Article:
Tag Archives: nature

Wild and Dangerous

1 Sep

I’ve been to Alaska twice but each time was for work so I didn’t get to see much of the terrain. However, even a glimpse of the locale is enough to witness its majesty. The natural beauty is breathtaking.

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Alaska is dark for much of the year though. At some points there are only four hours of light. Then in the summer there is endless light.

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I almost prefer it when it is colder and the tourists have gone home.

I have always met incredible people when working here – people I will remember for the rest of my life.

Despite not having seen much of the geography, every time I’ve been in Alaska some Higher force has spoken to me. Whether it’s the spirit of the people or the animals, something whispers that it’s okay to be wild. It’s okay to be free. Some of us are not domesticated.

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We are a world that thrives on convention and when you don’t fit into those conventions, it’s easy to feel lost and not good enough.

Alaska doesn’t care about those conventions. Alaska is true to itself. It has its problems for sure but it doesn’t apologize for itself.

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Emotional Heroism

3 Aug

This horse and I had a couple of moments. They were only a few moments but life is comprised of moments. It is the moments that make or break us.

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Studies show that the bond between humans and animals directly impacts our evolution as a species.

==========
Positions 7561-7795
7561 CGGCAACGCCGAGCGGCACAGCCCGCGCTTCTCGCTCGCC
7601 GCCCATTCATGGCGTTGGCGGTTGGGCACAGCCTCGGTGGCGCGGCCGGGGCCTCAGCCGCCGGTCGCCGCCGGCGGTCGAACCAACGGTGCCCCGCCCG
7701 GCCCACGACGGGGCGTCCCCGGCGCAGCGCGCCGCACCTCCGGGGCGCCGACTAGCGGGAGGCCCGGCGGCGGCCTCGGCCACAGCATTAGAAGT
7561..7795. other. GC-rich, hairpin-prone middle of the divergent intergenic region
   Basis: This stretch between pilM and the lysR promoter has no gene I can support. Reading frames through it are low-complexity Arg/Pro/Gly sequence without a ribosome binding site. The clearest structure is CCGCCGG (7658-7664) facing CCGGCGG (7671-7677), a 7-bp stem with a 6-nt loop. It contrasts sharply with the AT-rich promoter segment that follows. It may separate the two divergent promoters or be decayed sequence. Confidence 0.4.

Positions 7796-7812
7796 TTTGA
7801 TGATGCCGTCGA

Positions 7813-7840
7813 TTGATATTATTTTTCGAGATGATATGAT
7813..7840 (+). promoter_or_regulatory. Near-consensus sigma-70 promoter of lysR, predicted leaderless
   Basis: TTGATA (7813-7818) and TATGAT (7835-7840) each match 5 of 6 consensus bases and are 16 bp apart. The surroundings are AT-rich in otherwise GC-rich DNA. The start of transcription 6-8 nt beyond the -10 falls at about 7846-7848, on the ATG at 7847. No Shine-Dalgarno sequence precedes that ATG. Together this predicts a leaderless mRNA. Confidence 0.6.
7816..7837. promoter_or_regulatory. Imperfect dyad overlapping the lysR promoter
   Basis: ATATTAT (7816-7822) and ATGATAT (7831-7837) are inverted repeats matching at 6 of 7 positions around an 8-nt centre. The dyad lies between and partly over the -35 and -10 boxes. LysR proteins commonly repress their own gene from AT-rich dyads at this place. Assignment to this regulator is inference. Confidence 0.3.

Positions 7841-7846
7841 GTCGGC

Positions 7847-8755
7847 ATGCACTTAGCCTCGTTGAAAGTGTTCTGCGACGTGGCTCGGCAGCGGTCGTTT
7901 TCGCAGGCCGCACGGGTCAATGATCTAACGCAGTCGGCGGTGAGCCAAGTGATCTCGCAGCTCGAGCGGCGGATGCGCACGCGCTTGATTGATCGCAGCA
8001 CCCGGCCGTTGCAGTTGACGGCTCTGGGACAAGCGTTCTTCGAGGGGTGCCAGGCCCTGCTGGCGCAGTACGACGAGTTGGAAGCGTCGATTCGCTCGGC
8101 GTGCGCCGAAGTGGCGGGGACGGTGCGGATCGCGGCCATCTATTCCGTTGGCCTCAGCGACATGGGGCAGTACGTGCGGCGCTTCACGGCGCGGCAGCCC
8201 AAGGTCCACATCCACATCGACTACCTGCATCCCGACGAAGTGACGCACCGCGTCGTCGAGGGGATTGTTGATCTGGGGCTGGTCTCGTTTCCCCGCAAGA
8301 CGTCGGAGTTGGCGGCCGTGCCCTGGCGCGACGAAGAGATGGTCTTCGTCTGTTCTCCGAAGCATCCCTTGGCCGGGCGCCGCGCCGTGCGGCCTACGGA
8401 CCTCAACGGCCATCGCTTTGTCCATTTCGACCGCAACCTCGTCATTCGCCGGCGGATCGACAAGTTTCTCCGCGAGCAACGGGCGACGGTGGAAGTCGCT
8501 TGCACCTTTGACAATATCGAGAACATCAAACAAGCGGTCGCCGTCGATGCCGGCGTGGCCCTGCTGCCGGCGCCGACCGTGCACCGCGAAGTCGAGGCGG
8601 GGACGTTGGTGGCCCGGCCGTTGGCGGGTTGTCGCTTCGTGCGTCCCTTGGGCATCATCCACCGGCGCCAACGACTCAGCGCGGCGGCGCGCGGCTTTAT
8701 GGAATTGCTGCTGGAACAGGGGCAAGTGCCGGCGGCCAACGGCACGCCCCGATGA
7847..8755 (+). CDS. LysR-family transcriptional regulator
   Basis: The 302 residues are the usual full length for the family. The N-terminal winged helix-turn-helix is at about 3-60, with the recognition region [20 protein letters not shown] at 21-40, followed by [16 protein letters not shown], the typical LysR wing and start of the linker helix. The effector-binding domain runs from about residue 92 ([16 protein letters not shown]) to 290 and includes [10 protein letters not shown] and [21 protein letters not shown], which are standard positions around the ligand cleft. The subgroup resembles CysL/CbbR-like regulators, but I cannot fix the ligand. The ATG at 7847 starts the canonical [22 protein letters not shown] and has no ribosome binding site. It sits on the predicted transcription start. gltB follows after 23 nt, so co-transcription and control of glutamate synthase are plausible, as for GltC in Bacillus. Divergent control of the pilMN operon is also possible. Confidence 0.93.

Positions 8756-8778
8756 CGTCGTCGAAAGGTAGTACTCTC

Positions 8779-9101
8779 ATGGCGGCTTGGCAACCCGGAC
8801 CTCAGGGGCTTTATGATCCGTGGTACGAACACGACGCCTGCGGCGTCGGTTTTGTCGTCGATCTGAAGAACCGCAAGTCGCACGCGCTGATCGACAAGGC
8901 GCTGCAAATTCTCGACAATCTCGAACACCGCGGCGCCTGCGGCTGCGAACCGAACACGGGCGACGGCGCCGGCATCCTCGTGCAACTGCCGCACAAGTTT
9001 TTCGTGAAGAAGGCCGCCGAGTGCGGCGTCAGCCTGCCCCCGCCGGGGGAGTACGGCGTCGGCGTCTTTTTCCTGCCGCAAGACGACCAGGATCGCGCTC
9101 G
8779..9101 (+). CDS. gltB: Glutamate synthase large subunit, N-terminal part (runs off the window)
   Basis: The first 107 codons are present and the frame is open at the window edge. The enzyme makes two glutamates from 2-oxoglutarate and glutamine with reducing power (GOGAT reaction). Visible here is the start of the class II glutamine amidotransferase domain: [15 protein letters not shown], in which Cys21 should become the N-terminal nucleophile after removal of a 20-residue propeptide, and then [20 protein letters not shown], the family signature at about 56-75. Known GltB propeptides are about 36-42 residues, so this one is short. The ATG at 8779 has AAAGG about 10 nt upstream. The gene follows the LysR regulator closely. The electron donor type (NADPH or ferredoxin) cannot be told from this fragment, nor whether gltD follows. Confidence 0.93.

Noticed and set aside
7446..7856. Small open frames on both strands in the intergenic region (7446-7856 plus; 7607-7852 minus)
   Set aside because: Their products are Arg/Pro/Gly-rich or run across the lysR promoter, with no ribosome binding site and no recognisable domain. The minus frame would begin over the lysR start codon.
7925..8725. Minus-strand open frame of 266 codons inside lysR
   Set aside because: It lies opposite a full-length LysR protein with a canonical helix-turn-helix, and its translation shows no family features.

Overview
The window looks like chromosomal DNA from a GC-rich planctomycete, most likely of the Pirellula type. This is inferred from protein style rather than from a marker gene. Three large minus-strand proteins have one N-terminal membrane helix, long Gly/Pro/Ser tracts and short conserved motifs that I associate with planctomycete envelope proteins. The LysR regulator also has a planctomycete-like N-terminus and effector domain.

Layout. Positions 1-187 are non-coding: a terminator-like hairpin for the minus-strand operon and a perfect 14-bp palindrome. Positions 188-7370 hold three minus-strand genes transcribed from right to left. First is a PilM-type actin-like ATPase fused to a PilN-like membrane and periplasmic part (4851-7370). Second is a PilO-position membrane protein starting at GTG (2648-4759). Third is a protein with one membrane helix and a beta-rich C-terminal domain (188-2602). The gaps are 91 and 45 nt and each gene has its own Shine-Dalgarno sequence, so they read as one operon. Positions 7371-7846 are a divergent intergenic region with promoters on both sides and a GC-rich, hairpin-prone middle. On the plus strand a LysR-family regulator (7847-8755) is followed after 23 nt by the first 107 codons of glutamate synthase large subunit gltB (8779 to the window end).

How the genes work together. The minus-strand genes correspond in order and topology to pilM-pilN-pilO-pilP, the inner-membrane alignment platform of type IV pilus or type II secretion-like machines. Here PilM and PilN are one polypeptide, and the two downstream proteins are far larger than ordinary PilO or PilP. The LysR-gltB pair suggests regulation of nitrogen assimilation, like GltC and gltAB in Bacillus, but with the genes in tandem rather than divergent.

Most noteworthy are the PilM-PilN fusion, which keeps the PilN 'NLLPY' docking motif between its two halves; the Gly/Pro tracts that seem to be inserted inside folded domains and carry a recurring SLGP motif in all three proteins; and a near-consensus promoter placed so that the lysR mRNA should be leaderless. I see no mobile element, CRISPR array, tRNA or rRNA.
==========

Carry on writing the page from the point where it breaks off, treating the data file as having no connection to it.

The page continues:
Specifically, exchanges between owners and their pets release high quantities of oxytocin, which profoundly impacts mood state and biochemistry. The process is highly similar to what occurs  between infants bonding with adults. When owners and their pets observe and are observed by each other, oxytocin releases that fosters feelings of calm and increases concentration. These are the opposite impulses that tear us apart. Excessive aggression, dissension and isolation become lethal for civilized society.

Linda Kohanov, a pioneer in the field of equine therapy and its effect on interpersonal relationships speaks specifically about what animals can teach humans regarding how to interact in ways that preserve vs destroy the herd. Horses are animals who wield enormous amounts of power yet still take care of their own. Kohanov writes, “Using power well is not a soft skill. Even so, it requires a sophisticated integration of leadership and social intelligence to channel potentially explosive forces into a focused and benevolent source of energy” (from “The Five Roles of the a Master Herder, p.4).